3. Also I think the most important thing for me to not is this: I take no issue in The princess Ariel as she is as a young wom*n. I think she personally is headstrong, clever and a good person. She deserves no blame here. What is problematic is general issues of representation and the heteronormative Disney movie narrative- an issue I have with the forces behind the makers of these films, not with the actual wom*n characters that they foster. Every wom*n should be celebrated, Ariel included, which is why I am simply made weary and impatient by the same story/bodies/desires made legitimate over and over and over again. Xx

    buddleandsqueak.blogspot.com

    ReplyDelete
    Replies
    1. 1. Thanks! And I can see where you're getting at. Unfortunately, the story behind villains is not always clear, and in the original fairy tale Ursula held no grudges against Ariel or her family. She was simply a sea witch who gave her what she wanted but (like many things in life) came with consequences. I think Ursula is more feminine than masculine for the sole purpose of facial appearance and character. She may not have been the most attractive villain, but she cared about how she looked (regardless of her body) and has this certain sass to her that has given her many fans.

      2. I could see why people made a big deal out of Brave. In my opinion it was a good movie, but I too saw her as skinny. She just has a round face, which shouldn't label someone as "chubby" or "fat". Feminist wise: I don't think it was a breakthrough in Disney films. I mean, after The Little Mermaid, princesses started to represent more for independence.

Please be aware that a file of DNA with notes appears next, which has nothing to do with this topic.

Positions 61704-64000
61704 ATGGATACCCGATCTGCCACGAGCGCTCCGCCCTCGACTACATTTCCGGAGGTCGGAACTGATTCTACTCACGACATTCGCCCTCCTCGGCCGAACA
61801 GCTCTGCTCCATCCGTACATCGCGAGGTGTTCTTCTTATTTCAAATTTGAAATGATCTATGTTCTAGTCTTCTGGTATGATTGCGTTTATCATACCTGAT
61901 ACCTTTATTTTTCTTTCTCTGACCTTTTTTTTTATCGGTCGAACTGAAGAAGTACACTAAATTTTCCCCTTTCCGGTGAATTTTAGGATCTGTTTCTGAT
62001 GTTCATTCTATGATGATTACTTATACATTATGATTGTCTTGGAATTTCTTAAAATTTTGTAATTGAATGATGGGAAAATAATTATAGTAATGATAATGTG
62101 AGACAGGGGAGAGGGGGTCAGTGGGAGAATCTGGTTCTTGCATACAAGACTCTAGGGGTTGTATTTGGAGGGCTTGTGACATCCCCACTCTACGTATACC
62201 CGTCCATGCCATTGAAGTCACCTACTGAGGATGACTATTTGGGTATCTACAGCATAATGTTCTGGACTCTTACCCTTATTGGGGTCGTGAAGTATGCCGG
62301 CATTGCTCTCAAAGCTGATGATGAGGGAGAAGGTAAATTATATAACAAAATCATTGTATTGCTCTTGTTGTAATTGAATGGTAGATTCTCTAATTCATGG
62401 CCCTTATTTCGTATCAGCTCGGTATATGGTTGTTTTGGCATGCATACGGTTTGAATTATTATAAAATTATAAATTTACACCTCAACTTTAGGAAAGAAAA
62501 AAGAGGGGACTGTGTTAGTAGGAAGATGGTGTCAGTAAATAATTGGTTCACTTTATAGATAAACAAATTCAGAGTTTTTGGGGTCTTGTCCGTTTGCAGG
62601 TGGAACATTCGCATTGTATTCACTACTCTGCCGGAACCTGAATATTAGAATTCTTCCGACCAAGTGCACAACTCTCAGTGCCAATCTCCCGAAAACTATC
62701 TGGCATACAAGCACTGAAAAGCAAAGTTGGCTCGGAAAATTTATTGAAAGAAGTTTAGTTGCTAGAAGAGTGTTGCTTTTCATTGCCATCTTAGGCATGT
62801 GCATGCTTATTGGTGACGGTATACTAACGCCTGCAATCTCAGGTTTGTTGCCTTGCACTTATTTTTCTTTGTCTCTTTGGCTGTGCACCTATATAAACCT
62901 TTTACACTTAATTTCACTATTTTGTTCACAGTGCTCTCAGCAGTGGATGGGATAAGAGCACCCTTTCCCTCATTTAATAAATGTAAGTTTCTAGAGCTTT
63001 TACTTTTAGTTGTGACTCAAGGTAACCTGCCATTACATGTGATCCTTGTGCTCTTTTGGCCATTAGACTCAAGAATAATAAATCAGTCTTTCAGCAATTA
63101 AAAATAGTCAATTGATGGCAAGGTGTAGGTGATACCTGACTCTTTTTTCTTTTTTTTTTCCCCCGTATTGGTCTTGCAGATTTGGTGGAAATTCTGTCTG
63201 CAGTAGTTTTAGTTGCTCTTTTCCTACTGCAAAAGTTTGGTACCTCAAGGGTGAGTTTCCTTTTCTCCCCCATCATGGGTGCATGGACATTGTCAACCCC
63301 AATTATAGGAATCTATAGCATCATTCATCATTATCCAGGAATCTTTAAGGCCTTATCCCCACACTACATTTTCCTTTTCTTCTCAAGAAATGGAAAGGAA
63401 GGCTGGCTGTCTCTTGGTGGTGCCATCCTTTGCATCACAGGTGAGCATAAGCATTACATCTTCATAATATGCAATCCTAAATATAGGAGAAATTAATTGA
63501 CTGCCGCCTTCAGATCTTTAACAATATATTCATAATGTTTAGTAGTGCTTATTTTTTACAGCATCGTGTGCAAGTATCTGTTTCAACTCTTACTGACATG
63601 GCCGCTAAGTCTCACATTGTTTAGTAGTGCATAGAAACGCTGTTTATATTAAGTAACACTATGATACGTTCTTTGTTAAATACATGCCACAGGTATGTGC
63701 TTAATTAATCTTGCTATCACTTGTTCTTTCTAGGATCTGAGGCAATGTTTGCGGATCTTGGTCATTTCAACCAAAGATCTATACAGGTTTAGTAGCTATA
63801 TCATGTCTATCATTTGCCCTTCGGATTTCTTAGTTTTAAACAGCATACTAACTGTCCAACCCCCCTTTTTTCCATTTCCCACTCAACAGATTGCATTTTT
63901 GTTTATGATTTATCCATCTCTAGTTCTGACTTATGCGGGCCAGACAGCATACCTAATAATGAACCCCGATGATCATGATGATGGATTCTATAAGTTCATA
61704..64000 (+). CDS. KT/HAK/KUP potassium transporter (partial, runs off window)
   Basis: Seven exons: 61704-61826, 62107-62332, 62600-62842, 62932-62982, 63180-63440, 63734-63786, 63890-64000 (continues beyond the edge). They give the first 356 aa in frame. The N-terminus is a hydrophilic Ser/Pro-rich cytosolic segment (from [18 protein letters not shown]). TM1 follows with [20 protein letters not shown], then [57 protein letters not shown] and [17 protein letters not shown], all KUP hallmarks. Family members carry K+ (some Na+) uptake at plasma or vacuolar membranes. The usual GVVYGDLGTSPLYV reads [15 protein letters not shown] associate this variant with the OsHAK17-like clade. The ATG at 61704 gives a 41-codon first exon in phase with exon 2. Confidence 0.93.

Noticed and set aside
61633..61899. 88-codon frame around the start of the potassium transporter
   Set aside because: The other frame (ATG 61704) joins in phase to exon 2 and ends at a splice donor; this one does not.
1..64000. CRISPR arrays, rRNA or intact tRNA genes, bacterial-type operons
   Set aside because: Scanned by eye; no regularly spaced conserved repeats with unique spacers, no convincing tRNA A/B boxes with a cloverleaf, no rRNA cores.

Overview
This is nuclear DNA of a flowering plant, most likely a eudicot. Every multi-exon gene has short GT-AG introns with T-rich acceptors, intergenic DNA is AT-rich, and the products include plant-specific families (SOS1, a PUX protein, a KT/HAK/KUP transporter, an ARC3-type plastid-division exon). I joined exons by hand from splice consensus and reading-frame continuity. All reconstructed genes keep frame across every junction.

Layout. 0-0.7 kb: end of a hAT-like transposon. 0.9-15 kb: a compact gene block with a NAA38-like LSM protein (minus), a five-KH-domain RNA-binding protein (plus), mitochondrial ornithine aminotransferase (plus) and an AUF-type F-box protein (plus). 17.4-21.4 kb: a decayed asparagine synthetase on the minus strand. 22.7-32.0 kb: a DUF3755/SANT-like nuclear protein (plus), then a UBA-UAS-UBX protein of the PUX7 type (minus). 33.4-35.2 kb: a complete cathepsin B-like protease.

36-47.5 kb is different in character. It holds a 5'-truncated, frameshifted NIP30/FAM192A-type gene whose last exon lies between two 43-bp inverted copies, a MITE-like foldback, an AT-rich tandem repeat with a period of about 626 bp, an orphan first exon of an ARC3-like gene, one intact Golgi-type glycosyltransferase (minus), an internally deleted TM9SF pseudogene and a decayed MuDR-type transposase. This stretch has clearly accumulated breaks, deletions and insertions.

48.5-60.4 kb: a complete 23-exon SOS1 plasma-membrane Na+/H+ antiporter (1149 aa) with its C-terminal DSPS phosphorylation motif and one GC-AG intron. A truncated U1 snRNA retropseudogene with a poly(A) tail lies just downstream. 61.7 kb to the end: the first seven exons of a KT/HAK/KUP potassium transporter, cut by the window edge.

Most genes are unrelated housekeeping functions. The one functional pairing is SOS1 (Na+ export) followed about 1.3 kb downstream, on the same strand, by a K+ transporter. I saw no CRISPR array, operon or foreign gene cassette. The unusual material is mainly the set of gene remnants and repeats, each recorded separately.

3. One could say that Mulan changes the game in that, but there are others who argue against that too. That's why I love Sailor Moon so much. They fearlessly play with gender roles, at least the original manga and anime. The English-dub took out and changed many scenes. :(

      4. Sebastian was actually supposed to have a British accent, which to me would have been a typical move from Disney; so the fact that they made him Jamaican (and the voice actor agreed to do it) is fine by me. I do wish they'd make more princesses and characters of different races besides European and American. I've been dying to see a Mexican princess for ages!
      Btw have you noticed that depending on the place they're from (France, Denamrk, Germany, etc.) many characters speak with accents, but not the main characters? That's one of the many reasons I couldn't stand Frozen.

      Thank you for taking the time to read it and sharing your thoughts. Hope you get some nice rest too! Sleep is one of my most favorite things.<3

      Delete